The results of the wine sector are affected by the disparate behavior of the two brands analyzed in this study. On the one hand, Viña Concha y Toro, with a sum of 90 points, stands five above the average of the brands; while Viña San Pedro, without a presence on Facebook, has a total of 59 points, 26 fewer.

The first stands out because of the relevance of its content, due to external links to its corporate website whilst the latter does so by the positive balance of the mentions it receives on networks and search engines. However, both brands show the same lack of influence on social media. It is striking that their current online communities are relatively small–made up of foreign and English-speaking users.

Service Sector

The only variable in which the services sector presents results above the average of the study is in the influence category, by the exceptional number of interactions it generates on social media.

However, the sector average is three points below the ranking average in the other two variables–relevance and beliefs. The brand with the greatest opportunities for improvement is ENEL Chile, with below average indicators in all aspects. While the best-performing brand in the industry is the leader in the ranking–telecom operator Entel.

Retail Sector

The retail sector represents the counterpoint of the corporate sector in this ranking in terms of digital efficiency. Their indicators are well above the average of the study in the variables of relevance and influence, demonstrating the dynamism of their participation in social media and effectiveness of the positioning of their web contents. Paris (Cencosud) stands out for these reasons.

The sector’s beliefs index also surpasses the average of the ranking, but a detailed reading warns us about the pressure that brands can suffer from negative mentions related to complaints or service complaints.

Corporate Sector

The corporate sector is the most deficient in terms of results of the entire ranking. All variables are below average, although only by one point in the case of the belief indicator due to the better positioning of Colbún and CAP in this regard.

Undoubtedly, the main area of improvement of the sector is in the ability to interact with users in social media, as evidenced by the fact that all the brands analyzed are below the average of the study in the influence variable.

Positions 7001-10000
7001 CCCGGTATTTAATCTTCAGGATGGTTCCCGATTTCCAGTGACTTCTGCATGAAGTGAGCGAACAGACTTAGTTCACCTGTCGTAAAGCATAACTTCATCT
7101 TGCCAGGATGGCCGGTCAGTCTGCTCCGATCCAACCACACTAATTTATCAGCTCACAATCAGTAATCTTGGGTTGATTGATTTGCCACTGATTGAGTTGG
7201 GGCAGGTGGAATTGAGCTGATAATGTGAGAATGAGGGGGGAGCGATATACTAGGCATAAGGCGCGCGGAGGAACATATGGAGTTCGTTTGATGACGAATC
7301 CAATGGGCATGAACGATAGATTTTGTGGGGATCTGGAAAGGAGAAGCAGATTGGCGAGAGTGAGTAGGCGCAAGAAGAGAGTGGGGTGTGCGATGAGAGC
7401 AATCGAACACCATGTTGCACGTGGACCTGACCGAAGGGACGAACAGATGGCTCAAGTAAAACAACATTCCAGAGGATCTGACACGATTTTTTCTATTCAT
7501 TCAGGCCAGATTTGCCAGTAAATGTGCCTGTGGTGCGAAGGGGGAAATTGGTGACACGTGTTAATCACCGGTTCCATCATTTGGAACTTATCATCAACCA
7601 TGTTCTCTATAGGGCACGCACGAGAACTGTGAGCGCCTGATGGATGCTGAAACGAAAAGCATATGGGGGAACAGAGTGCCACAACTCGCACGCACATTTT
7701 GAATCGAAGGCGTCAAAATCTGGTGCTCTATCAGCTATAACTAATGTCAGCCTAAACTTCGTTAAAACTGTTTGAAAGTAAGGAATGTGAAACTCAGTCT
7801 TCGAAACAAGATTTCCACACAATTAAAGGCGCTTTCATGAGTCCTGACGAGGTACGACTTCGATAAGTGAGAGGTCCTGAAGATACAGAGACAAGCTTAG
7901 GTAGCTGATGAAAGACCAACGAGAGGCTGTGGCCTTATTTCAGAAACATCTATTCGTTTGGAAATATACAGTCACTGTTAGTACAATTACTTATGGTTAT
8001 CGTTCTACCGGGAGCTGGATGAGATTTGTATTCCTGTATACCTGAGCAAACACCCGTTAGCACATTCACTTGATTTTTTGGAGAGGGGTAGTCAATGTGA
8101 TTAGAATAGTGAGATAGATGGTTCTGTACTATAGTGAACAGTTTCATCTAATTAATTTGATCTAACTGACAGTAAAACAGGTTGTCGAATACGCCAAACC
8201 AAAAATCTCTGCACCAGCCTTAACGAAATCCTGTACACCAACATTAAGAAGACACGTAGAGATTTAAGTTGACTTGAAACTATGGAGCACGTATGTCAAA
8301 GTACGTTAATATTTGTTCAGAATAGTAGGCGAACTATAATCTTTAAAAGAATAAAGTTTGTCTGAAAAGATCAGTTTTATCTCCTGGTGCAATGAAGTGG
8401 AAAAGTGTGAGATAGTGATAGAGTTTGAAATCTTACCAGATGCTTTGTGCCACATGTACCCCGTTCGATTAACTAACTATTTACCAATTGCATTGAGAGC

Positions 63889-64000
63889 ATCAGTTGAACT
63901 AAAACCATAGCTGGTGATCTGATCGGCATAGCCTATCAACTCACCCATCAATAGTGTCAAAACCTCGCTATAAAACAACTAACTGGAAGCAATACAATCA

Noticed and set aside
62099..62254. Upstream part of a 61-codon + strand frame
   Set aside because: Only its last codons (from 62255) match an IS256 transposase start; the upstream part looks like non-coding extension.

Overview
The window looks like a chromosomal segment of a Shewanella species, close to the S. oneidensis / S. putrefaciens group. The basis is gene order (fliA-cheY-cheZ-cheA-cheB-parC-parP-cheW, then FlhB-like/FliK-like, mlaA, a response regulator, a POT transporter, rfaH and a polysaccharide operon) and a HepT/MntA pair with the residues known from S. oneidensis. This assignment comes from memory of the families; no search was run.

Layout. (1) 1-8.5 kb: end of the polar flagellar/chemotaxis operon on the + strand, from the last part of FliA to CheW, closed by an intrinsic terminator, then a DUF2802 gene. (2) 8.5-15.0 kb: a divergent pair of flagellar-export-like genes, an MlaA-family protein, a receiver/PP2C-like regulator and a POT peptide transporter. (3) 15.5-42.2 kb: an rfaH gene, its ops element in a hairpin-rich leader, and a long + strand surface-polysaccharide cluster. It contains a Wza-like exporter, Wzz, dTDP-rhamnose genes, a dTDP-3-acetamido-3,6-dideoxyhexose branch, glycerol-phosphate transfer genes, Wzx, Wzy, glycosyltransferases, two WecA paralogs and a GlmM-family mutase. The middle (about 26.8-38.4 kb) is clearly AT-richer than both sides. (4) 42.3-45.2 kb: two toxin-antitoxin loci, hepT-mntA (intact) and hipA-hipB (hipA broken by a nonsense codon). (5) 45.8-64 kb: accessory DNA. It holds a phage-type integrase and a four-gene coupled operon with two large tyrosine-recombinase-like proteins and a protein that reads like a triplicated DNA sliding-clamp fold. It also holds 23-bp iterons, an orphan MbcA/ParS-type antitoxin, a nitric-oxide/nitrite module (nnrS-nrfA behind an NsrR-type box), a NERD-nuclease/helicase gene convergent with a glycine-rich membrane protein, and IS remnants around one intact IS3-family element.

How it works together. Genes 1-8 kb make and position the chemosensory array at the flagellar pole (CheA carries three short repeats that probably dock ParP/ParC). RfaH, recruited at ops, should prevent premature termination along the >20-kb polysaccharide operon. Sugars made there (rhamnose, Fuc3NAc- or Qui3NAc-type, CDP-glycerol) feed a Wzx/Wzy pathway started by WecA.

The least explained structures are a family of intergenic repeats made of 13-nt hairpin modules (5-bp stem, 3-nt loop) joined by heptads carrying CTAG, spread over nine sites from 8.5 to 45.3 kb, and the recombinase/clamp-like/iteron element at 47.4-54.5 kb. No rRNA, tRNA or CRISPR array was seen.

It can be seen that the three brands analyzed in the ranking without other sector referents, Parque Arauco (real estate), Isapre Banmédica (health) and LATAM (airlines) have a very similar behavior in terms of the results.

All three are above average in the ‘relevance’ variable, and below the average in ‘influence’ and above all, ‘beliefs’ variables. It is true that there is a notable distance, however, between the brand with the lowest score of the study, Isapre Banmédica, and one of the best positioned in the ranking–the airline LATAM.


Iván Pino is Senior Director of the Digital Area at LLORENTE & CUENCA. Journalist, graduate in Information Sciences from the Universidad Complutense de Madrid. He has a Master in Sustainability and Corporate Responsibility by UNED-UJI. With over 20 years of experience in Communication and Corporate Reputation he has specialized in Digital Communication. In addition, he is the co-author of the book Keys to New Marketing. How to take advantage of Web 2.0 (2009, Gestión 2000). Lecturer and professor of the Master’s Degree in Corporate and Institutional Communication at Carlos III University and Editorial Unit.

Néstor Leal is a Director of the Digital Area at LLORENTE & CUENCA Chile. Publicist, with a degree in persuasive communication. He counts with more than 11 years of profesional experience. His work as an interactive should be highlighted and has exercised as a digital director in renowned international and local agencies such as BBDO Chile, Promoplan and iCrossing Latam. He has been responsible for leading the digital strategy for companies such as Mercedes Benz, Sony, Pepsi, Grupo Falabella, among other important brands.